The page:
Eastern Han Terracotta Sculpture of a Chicken

SKU H.636

23 AD to 220 AD


8.5″ (21.6cm) high





Gallery Location



The Han Dynasty, like the Zhou before it, is divided into two distinct periods, the Western Han (206 B.C.-9 A.D.) and the Eastern Han (23-220 A.D.) with a brief interlude. Towards the end of the Western period, a series of weak emperors ruled the throne, controlled from behind the scenes by Wang Mang and Huo Guang, both relatives of empresses. They both exerted enormous influence over the government and when the last emperor suddenly passed away, Mang became ruling advisor, seizing this opportunity to declare his own Dynasty, the Xin, or “New.” However, another popular uprising began joined by the members of the Liu clan, the family that ruled the Han Dynasty, the Xin came to a quick end and the Eastern Han was established in its place with its capital at Loyang (Chang’an, the capital of the Western Han, was completely destroyed).

However, even as Chinese influence spread across Southeastern Asia into new lands, the Eastern Han Dynasty was unable to recreate the glories of the Western Period. In fact, this period can be characterized by a bitter power struggle amongst a group of five consortial clans. These families sought to control the young, weak emperors with their court influence. Yet, as the emperors became distrustful of the rising power of the clans, they relied upon their eunuchs to defend them, often eliminating entire families at a time. During the Western Han, the Emperor was viewed as the center of the universe. However, this philosophy slowly disintegrated under the weak, vulnerable rulers of the Eastern Han, leading many scholars and officials to abandon the court. Eventually, the power of the Han would completely erode, ending with its dissolution and the beginning of the period known as the “Three Kingdoms.”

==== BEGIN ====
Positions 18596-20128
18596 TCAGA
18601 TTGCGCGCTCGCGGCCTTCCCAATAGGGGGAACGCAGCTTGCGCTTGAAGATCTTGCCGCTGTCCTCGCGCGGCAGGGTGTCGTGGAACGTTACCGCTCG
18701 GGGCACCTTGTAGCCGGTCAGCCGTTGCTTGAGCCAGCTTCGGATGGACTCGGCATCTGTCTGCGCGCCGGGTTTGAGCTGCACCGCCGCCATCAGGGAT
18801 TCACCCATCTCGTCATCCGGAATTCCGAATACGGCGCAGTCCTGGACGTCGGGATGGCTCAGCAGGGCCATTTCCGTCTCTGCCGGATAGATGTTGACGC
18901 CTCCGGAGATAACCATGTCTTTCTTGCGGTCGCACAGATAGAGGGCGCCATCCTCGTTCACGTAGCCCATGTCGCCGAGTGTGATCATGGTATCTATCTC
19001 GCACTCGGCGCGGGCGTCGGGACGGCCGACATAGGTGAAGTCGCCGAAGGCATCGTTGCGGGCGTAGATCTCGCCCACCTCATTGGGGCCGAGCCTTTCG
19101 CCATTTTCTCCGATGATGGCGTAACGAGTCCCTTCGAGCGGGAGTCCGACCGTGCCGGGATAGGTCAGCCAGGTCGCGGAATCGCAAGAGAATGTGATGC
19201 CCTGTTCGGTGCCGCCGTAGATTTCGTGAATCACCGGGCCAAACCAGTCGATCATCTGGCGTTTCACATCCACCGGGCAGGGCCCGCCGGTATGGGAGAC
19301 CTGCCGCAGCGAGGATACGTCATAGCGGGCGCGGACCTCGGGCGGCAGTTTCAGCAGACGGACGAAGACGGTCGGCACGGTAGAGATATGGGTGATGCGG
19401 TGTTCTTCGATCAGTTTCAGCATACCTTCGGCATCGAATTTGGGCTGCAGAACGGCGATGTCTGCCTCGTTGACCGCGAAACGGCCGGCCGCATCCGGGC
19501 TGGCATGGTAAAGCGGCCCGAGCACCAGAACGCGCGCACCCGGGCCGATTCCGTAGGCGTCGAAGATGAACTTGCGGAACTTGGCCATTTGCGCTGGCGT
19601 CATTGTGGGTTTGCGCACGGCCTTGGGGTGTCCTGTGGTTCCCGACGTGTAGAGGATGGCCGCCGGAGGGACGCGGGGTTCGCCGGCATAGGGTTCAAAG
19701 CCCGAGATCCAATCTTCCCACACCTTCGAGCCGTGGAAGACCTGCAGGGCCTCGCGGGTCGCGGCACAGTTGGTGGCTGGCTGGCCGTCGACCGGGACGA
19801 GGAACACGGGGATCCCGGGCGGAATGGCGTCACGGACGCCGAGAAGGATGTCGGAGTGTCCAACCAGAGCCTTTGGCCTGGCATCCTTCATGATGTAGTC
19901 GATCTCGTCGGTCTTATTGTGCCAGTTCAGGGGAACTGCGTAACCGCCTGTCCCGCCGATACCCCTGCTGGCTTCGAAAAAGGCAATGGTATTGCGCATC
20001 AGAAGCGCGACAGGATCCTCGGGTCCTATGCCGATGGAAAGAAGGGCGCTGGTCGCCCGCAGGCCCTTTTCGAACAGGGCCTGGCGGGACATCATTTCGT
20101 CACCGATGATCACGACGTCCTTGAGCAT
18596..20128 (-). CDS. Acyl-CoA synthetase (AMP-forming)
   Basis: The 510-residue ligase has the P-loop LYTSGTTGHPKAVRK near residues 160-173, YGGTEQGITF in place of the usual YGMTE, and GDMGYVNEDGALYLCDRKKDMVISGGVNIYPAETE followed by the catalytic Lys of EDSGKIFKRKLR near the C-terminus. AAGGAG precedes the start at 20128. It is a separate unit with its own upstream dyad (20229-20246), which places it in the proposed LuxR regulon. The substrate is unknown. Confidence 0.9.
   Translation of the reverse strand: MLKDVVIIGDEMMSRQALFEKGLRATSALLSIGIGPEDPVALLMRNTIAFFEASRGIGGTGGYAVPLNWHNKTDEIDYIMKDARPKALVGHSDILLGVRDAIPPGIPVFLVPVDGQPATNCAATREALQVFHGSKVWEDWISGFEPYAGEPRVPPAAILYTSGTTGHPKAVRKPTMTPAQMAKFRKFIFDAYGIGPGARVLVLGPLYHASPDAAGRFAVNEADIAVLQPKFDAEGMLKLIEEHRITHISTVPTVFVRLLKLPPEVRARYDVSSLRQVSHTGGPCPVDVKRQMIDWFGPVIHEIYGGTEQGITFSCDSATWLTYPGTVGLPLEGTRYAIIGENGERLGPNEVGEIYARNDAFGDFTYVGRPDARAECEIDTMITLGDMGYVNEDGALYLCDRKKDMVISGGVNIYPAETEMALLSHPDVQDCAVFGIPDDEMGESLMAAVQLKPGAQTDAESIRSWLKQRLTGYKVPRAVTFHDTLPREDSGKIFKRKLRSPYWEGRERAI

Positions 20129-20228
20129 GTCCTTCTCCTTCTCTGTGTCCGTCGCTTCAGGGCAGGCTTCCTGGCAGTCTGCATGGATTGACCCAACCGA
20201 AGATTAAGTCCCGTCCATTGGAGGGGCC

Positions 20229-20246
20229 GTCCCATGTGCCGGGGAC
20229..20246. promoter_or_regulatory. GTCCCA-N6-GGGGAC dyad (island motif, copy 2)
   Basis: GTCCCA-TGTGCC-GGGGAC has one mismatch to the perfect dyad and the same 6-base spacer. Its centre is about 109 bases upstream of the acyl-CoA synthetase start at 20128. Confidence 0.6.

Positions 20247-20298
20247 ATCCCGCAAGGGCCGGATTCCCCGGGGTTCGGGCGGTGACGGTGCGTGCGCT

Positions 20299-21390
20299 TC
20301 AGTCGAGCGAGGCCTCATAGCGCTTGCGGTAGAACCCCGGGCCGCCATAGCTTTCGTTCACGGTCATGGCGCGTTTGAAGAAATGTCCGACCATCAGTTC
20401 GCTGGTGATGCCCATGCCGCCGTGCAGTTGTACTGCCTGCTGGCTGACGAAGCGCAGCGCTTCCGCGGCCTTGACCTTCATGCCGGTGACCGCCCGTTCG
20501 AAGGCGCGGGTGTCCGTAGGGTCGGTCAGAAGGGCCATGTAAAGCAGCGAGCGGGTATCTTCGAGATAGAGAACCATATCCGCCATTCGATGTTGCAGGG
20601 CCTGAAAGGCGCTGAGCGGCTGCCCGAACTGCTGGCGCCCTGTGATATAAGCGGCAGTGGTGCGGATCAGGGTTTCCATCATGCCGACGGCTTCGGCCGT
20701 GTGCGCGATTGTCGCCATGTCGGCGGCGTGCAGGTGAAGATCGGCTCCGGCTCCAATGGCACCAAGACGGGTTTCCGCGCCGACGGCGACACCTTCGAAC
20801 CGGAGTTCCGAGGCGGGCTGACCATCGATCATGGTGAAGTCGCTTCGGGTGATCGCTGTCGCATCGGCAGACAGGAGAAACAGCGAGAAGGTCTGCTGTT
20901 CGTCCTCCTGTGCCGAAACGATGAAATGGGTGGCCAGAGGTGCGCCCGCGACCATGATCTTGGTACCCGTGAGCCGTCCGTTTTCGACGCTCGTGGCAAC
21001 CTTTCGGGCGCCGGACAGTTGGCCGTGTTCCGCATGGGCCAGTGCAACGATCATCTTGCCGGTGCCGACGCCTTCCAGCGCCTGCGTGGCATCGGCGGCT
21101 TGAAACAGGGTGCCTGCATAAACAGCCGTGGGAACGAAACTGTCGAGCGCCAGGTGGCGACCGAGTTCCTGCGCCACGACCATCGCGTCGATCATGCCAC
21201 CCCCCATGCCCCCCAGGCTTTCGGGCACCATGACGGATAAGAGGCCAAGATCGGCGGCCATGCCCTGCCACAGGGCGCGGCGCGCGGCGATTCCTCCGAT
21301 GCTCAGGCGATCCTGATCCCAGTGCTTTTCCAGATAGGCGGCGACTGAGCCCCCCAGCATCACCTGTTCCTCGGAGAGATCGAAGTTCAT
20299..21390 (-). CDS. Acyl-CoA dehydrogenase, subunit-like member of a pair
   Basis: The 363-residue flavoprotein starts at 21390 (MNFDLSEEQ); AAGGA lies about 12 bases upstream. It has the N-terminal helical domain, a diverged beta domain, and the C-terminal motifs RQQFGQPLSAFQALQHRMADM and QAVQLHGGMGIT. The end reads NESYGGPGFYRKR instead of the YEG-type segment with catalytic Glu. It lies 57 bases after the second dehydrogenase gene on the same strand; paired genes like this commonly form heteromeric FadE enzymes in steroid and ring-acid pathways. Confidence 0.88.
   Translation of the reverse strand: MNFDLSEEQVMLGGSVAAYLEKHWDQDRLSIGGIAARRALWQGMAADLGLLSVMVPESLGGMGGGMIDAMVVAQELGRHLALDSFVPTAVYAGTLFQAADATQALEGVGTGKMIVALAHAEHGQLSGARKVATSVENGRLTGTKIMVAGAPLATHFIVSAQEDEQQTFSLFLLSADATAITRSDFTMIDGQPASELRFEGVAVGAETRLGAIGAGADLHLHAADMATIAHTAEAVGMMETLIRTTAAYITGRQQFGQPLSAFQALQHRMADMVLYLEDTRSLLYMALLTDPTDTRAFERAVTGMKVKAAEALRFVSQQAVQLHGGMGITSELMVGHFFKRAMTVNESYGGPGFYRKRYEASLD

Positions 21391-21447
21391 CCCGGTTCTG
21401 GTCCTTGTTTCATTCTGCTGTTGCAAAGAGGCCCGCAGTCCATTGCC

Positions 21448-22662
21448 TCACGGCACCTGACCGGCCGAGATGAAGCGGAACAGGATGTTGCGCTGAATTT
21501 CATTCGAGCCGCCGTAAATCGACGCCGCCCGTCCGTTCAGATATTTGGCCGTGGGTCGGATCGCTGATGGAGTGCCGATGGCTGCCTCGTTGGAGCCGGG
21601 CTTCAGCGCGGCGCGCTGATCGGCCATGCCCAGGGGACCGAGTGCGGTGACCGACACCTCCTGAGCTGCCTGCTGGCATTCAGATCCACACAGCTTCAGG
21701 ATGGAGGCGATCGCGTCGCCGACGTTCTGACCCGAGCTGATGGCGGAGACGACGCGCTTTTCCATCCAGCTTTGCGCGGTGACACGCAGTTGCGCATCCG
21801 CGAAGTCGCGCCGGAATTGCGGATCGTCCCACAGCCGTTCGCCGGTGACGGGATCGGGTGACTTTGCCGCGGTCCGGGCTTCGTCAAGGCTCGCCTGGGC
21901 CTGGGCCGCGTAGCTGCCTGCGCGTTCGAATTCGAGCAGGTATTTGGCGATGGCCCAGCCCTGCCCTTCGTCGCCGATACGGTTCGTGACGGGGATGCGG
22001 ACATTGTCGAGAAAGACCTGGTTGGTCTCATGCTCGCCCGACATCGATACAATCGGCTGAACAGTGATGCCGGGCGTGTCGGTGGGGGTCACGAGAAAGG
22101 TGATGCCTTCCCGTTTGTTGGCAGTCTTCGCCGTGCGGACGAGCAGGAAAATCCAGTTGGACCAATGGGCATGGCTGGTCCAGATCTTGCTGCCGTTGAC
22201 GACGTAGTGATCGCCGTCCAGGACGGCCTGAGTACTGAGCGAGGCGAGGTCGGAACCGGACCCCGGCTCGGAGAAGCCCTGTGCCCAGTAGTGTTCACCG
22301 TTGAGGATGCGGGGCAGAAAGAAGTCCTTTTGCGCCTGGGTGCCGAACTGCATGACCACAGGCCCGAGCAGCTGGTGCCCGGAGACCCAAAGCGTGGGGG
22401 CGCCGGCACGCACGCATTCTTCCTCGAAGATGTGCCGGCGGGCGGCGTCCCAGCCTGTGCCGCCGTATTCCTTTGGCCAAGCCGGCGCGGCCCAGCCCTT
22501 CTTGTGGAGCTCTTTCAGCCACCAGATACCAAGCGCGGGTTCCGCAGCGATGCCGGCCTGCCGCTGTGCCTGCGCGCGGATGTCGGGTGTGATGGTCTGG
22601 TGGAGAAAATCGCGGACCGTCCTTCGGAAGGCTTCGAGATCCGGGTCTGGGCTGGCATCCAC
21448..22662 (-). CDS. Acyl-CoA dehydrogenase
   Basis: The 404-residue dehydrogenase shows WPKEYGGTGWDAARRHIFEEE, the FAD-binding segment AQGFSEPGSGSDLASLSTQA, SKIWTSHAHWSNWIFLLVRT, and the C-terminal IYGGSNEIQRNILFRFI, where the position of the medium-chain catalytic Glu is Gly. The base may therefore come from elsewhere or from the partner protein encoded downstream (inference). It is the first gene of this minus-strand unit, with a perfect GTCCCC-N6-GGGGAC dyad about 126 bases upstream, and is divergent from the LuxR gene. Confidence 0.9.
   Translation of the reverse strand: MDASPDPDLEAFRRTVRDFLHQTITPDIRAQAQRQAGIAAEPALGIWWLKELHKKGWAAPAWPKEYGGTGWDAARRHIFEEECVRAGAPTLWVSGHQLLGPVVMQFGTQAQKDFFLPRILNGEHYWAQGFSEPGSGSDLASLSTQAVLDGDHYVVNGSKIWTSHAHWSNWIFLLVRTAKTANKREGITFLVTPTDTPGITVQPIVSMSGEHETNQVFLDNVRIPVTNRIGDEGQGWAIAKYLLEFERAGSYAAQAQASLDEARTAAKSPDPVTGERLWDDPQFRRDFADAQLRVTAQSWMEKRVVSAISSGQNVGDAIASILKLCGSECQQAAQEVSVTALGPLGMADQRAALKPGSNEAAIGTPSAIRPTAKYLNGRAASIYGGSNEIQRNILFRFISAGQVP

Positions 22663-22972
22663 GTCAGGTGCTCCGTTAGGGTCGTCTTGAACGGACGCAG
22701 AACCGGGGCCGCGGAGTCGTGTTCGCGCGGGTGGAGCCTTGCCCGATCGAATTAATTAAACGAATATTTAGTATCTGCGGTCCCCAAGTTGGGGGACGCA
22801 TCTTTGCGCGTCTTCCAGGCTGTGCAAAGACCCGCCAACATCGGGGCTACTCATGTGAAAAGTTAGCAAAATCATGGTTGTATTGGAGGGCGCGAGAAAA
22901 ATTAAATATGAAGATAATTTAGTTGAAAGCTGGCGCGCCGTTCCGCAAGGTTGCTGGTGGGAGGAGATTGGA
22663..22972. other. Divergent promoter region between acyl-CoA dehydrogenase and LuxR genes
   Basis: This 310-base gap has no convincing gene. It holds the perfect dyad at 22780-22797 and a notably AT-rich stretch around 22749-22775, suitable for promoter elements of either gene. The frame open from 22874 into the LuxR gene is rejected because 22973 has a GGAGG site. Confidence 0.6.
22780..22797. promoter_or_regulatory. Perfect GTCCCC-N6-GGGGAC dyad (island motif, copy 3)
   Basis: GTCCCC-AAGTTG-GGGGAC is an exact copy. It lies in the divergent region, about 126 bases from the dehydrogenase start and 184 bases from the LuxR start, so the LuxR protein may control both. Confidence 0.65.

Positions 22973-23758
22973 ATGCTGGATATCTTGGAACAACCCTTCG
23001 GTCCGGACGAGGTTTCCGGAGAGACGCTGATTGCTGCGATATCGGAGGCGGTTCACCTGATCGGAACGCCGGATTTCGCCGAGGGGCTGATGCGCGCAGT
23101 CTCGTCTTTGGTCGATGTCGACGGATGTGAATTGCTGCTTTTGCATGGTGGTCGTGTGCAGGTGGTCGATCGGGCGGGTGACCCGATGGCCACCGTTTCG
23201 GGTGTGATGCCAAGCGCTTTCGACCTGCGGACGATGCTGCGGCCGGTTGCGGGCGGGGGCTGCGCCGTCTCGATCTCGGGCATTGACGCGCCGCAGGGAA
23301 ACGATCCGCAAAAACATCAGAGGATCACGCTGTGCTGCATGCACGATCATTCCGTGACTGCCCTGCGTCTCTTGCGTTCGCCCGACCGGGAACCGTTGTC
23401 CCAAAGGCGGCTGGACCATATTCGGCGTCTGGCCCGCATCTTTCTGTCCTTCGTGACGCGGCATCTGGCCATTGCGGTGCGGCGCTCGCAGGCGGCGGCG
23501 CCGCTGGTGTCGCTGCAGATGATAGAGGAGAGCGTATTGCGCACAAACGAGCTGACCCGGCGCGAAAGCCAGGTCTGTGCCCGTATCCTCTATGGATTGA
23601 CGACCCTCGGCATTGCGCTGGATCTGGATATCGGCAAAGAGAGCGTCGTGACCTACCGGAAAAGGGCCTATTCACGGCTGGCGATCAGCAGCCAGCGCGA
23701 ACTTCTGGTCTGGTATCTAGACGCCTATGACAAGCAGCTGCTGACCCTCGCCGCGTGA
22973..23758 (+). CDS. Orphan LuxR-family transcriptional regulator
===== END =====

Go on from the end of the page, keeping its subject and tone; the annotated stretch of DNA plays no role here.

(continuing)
Sculptures of animals are frequently buried alongside noble members of society during the Han Dynasty. Sculpted in all media, these animal effigies were both a symbol of wealth and a source of food for the afterlife. While some creatures were meant to labor in the next world, others, such as this chicken, were clearly meant to be eaten. The Han culture viewed the afterlife as an extension of our earthly lives. Thus, the things that we enjoyed in this world continued to be enjoyed in the next. Likewise, as humans require food to nourish and sustain our bodies on earth, sculpted animals were buried to provide energy for the soul in the afterlife. This sculpted chicken would have been a tasty treat in the next world. Standing on thick, massive feet, we can almost picture this bird waddling along, pecking at a few grains scattered along the ground. While the attention to naturalistic details is impressive, especially along the face and beak, this sculpture was not meant to depict and earthly chicken, but an eternal chicken. The energy and power provided by this bird shall last throughout all time, nourishing the spirit of the deceased on into the next world and beyond. While time ravishes our physical manifestations, this terracotta bird can (and has) triumph over death. Today, this chicken is more than food for the afterlife; it is a relic of a lost culture. As the bird nourished the soul of the deceased in the next world, so the chicken nourishes our souls with its historical significance and aesthetic beauty.

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